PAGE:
Employment Discrimination Settlements Surge

By Staff Report

Jan. 7, 2011

The monetary value of settlements of the top 10 private plaintiff employment discrimination class-action lawsuits paid or entered into in 2010 totaled $346.4 million, which is more than four times the amount in 2009, according to an analysis released Jan. 5.

The largest was the $175 million settlement in Velez et al. vs. Novartis Pharmaceuticals Corp., according to the Annual Workplace Class Action Litigation Report by Chicago-based law firm Seyfarth Shaw.

The 664-page report analyzes 848 decisions rendered against employers in state and federal courts, including private plaintiff and government enforcement actions. The $346.4 million total for the top 10 in 2010 compares with $84.4 million for the top 10 during 2009.

Velez, which received final approval Nov. 30, 2010, involved allegations that Basel, Switzerland-based Novartis discriminated against 5,600 current and former female sales representatives in pay and promotions.

Seyfarth Shaw Partner Gerald Maatman Jr., who authored the report, said employment discrimination lawsuits “were in the headlines more than any other type of workplace challenge for a company” during 2010, unlike previous years when wage and hour settlements broke records.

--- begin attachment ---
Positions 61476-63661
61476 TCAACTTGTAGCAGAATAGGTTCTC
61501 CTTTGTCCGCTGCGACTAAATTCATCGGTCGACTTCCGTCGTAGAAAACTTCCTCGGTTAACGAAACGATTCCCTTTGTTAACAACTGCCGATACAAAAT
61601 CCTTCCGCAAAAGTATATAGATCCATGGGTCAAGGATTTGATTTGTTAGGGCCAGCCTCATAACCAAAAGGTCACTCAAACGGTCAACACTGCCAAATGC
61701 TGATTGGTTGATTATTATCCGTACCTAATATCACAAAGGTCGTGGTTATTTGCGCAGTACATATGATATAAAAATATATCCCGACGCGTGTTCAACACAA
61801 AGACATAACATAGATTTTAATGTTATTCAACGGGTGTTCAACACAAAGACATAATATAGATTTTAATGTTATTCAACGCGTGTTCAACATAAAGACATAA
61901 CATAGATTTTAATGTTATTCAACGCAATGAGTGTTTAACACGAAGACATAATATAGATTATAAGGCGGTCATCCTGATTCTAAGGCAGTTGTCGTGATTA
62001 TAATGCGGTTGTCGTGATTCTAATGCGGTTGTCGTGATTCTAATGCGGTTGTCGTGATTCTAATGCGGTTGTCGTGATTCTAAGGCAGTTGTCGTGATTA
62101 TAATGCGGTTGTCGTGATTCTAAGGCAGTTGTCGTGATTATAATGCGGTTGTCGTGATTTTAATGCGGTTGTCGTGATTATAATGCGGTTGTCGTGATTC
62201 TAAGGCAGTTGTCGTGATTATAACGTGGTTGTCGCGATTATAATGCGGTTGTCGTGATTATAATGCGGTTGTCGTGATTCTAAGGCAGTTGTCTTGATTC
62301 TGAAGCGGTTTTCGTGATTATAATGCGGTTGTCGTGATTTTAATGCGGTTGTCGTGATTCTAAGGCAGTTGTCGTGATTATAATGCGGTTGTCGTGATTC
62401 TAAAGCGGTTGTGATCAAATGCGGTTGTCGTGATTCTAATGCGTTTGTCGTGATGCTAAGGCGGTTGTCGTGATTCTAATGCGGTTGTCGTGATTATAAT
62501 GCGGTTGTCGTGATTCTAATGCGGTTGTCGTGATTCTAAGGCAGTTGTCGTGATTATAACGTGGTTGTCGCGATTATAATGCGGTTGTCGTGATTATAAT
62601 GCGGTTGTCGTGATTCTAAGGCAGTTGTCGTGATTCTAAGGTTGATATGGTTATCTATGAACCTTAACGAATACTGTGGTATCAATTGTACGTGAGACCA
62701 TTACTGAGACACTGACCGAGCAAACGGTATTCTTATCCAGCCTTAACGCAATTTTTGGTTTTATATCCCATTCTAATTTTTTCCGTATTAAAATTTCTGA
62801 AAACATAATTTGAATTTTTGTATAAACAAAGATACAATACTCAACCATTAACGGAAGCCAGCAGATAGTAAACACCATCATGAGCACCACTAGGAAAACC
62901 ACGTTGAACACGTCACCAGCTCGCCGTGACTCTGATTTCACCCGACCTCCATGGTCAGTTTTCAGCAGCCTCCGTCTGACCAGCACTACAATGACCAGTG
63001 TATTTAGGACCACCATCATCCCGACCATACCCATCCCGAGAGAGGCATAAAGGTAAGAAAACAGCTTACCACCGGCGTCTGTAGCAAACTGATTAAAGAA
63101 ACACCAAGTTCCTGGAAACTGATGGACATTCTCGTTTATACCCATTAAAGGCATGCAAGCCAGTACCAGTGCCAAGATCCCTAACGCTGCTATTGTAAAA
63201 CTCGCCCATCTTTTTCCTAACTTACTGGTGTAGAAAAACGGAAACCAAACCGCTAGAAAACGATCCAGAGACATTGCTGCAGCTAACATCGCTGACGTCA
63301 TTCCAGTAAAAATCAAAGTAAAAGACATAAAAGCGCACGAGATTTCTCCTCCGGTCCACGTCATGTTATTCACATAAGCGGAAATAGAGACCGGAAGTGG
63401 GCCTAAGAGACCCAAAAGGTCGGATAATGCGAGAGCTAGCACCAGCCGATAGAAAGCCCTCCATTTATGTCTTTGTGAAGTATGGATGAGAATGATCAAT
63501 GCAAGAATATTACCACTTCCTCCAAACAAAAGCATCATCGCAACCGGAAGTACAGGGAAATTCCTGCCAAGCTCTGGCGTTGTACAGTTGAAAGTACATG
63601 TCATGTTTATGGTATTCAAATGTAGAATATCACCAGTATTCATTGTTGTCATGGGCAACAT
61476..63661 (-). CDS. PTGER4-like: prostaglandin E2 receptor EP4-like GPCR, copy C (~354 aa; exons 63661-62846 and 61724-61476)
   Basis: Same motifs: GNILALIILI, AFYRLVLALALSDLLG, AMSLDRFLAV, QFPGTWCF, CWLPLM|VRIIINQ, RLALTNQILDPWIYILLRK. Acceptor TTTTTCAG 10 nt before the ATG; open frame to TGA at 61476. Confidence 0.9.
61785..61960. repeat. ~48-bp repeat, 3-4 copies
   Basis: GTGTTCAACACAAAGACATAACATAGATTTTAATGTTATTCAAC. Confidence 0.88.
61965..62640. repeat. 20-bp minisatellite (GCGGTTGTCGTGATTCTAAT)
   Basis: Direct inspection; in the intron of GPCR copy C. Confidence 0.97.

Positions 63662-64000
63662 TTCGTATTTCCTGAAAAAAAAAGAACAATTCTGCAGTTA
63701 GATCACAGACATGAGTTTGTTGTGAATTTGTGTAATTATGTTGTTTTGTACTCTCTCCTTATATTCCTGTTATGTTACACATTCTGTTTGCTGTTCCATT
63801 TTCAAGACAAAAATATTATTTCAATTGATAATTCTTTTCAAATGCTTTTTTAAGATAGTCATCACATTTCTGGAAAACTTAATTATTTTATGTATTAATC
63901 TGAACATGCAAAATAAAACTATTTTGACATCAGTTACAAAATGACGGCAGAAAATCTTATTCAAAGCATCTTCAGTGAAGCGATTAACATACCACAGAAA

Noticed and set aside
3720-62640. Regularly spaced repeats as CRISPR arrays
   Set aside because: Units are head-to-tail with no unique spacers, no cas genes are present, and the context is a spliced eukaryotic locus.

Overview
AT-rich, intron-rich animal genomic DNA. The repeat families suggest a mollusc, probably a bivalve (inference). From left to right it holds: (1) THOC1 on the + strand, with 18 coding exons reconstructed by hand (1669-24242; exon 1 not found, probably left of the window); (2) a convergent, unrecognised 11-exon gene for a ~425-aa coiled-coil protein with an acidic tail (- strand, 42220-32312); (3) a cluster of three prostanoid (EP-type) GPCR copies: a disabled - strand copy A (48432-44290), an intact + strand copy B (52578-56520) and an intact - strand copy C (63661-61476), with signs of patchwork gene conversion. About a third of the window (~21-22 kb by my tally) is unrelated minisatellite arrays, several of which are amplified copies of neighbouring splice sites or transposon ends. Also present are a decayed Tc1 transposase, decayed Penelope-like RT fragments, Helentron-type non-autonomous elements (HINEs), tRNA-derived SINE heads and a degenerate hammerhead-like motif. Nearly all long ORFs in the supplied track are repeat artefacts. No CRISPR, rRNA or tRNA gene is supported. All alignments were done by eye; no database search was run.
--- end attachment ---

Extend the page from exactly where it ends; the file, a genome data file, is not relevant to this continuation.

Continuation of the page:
The issue is on employees’ minds, “and so the manner with which you comply with the law, your internal systems and the way in which you react in the workplace to complaints of discrimination are very important,” he said.

Meanwhile, wage and hour class actions were the most frequently filed type of workplace class action, according to the report. “This trend also was manifest in more wage and hour class action and collective action decisions by federal and state court judges than any other area of workplace litigation,” according to the report.

“That’s the No. 1 exposure area in corporate America as far as the plaintiffs class action bar is concerned,” Maatman said. Employees who visit plaintiff lawyers are “more likely than not” to be asked what they are paid and probed for potential wage and hour claims, he said.

The top 10 private wage and hour settlements during 2010 totaled $336.5 million, a 7.4 percent decline from 2009.  

Filed by Judy Greenwald of Business Insurance, a sister publication of Workforce Management. To comment, e-mail


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